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Why Build, Build, Build, Recover?

Jack Daniels states that it takes 6 weeks to completely adapt to a training stress. He recommends training under a constant stress for a minimum of 3-4 weeks before adding to this stress with increased distance or intensity.

So…my question is why are most training plans built using a build-build-build-recovery (3 week build / 1 week recovery) or build-build-recovery (2 week build / 1 week recovery) weekly training cycle?

Are we setting ourselves up for injury, illness, or over-training by having two or three consecutive weeks of increased intensity, distance, or intensity and distance?

Are we able to reap most of the adaptation available when only training at a particular stress level for ONE week? It would seem like the answer is NO. (Based off of Jack’s statement above.) If the answer is in fact NO, then are we doing a lot more work than required to reach a particular level of fitness? My guess would be, YES.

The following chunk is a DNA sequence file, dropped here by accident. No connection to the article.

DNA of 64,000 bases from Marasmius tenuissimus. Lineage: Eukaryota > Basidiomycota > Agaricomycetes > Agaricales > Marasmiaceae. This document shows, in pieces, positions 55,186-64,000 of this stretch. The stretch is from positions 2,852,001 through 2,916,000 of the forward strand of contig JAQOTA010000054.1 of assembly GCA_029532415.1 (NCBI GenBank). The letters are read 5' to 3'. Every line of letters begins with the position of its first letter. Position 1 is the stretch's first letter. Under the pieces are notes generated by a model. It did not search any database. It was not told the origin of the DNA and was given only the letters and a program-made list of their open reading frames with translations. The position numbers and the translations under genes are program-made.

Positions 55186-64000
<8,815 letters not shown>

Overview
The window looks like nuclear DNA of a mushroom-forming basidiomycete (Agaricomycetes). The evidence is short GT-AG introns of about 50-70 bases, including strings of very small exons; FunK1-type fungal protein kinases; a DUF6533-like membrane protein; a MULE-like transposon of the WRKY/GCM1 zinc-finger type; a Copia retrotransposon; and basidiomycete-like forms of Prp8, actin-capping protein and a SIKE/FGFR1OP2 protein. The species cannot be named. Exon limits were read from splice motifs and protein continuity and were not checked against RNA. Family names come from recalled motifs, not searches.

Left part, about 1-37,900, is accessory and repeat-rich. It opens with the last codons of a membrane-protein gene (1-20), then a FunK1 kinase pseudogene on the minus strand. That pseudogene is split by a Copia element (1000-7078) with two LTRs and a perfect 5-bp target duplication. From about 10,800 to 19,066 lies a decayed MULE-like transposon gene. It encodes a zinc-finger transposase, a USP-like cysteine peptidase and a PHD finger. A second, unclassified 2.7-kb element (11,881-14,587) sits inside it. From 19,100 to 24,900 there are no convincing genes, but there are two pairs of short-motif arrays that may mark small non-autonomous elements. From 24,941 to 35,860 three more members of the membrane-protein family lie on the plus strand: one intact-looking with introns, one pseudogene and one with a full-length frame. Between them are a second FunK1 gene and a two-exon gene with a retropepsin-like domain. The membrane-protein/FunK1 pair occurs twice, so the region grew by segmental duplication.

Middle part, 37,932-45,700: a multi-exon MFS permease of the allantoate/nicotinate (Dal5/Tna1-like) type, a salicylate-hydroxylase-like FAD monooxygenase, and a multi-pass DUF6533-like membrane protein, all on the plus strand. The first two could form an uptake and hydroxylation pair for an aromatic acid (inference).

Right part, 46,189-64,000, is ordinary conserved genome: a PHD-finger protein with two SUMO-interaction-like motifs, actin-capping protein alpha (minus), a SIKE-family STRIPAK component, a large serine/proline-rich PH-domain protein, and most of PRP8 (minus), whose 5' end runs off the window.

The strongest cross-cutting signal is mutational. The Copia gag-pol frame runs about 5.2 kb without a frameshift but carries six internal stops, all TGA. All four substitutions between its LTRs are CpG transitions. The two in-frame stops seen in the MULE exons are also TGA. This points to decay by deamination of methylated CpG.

Hmm, makes me think about the plan I am currently following.

What are your thoughts on this topic?

About the author

David Hanenburg David Hanenburg is the passionate dirt-lovin' creator of Endurance Buzz and has been playing in the endurance sports world since 2000 after knockin' the dust off of his Trek 950 hardtail thanks to a friend asking to go ride some local dirt. In 2007 he ran his first ultra on the trails and fell in love with the sport and its people. For more information on David's endurance sports journey, check out the About page.

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